In the financial media, I see quite a lot of headlines to the tune of "Intel (NASDAQ:INTC) beats, shares drop." Indeed, there appears to be quite a lot of confusion around just why the company's shares dropped even after what, on the surface, looked to be "good" earnings results.

There have been a number of explanations for why Intel shares dropped, running the gamut from plausible-sounding ones such as "the data center business slowed down" all the way to the ridiculous ones like "this megacap stock is begin manipulated by evil short sellers."

However, I don't buy any of them. Here's why I believe Intel shares declined post-earnings.

Intel lowered guidance
During its November investor meeting, Intel said that it expected 2015 revenues of around $55.2 billion in revenue. For 2016, it guided to revenue growth of between 5% and 7% from 2015 levels, implying a revenue range of about $57.96 billion to $59.06 billion, with the midpoint at $58.51 billion.

In the company's fourth-quarter earnings release, however, Intel lowered its full-year guidance.

This wasn't immediately obvious to many investors because Intel didn't explicitly give guidance for its "base" business excluding Altera; it just gave full-year guidance with Altera baked in.

On the call, management indicated that it expects its newly acquired Altera business (which Intel will call its Programmable Solutions Group) will bring in around $1.6 billion in revenue during 2016.

Computing the dollar range implied by Intel's new full-year guidance, which calls for revenue to be up anywhere from mid to high single digits (off a base of $55.4 billion, since the company slightly beat expectations), it looks as though Intel is guiding to $58.17 billion to $60.39 billion in sales. Minus the $1.6 billion contribution from Altera, we get an organic revenue range of $56.17 billion to $58.79 billion, with the midpoint sitting at $57.48 billion.

The new guidance is effectively a full $1 billion reduction from prior on an apples-to-apples basis at the midpoint.

Uncertainty looms
Although it's good that Intel got the guidance reduction out of the way now rather than maintaining guidance and then warning before the first-quarter results were out, I believe another thing that could be bugging investors (it's bugging me) is that the outlook cut came so early in the year.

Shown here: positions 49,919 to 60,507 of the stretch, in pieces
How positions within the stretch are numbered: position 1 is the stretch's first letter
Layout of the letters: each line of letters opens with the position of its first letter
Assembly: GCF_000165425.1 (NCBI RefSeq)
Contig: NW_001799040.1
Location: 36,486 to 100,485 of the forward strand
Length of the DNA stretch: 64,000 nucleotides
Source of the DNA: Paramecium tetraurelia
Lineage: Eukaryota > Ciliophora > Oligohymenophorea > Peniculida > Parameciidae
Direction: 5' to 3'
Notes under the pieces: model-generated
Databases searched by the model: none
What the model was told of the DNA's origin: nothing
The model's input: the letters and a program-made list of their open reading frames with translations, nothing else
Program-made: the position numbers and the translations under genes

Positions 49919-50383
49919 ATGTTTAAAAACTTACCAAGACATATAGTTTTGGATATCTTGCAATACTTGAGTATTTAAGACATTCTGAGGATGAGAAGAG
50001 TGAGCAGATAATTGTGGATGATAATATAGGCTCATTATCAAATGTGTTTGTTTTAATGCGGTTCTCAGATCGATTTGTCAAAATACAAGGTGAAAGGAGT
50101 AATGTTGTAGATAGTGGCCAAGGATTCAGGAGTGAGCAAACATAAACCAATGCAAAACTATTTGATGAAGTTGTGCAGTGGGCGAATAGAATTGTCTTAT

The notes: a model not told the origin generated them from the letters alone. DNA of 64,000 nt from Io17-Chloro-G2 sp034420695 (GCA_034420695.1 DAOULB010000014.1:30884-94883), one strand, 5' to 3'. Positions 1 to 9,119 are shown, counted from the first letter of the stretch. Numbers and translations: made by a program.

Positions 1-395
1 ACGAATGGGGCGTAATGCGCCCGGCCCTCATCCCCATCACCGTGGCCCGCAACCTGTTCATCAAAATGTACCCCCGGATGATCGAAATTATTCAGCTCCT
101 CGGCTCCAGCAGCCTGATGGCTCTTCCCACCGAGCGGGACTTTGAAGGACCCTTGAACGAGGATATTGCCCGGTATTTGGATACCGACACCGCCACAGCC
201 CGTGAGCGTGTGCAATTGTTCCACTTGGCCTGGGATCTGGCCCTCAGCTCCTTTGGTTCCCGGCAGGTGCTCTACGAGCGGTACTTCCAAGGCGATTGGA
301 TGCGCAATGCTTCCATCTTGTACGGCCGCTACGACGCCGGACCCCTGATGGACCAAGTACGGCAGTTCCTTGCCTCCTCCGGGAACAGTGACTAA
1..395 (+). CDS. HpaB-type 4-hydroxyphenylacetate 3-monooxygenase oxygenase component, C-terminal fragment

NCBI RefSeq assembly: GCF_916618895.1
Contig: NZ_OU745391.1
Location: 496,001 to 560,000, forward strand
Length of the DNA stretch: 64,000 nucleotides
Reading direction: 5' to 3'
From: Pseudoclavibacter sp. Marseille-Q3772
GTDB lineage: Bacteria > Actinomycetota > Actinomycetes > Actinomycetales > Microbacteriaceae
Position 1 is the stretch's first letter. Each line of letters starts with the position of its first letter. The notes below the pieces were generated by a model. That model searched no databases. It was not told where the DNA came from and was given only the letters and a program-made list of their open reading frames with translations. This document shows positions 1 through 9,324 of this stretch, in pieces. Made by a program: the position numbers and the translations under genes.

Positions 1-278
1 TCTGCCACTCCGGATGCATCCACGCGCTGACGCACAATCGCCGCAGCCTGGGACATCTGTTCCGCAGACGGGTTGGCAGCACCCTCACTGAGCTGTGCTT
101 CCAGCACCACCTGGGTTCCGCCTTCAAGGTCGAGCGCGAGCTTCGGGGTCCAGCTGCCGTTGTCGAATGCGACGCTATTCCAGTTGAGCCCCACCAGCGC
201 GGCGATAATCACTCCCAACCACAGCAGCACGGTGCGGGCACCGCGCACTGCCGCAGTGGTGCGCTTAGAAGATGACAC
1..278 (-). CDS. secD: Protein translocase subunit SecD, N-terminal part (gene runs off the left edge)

Remember that Intel brought down its full-year guidance not once but twice in 2015 (it went from growth to flat, then flat to a slight decline) and missed its growth targets in both of its major business units (Client Computing and Data Center) for the year.

I think that investors may be worried that further guidance cuts may be coming. After all, if the macroeconomic situation, particularly in China) degrades further, a fear that appears to be quite prominent in investors' minds -- then this could lead to further downside in the company's main business units.

Is the stock attractive following this plunge?
Intel stock is quite cheap here, trading at just over 12 times analyst consensus for the current year. Furthermore, over the long term, I think that Intel's business should be in reasonable shape, with its non-PC businesses continuing to grow, making it easier with each passing year for those businesses to offset any other declines in the PC business.

This isn't a stock that's going to make anybody rich overnight, but I do think it's a stock that investors looking for reasonable capital appreciation and a nice dividend over the long haul should at least take a look at. 

This article represents the opinion of the writer, who may disagree with the “official” recommendation position of a Motley Fool premium advisory service. We’re motley! Questioning an investing thesis -- even one of our own -- helps us all think critically about investing and make decisions that help us become smarter, happier, and richer.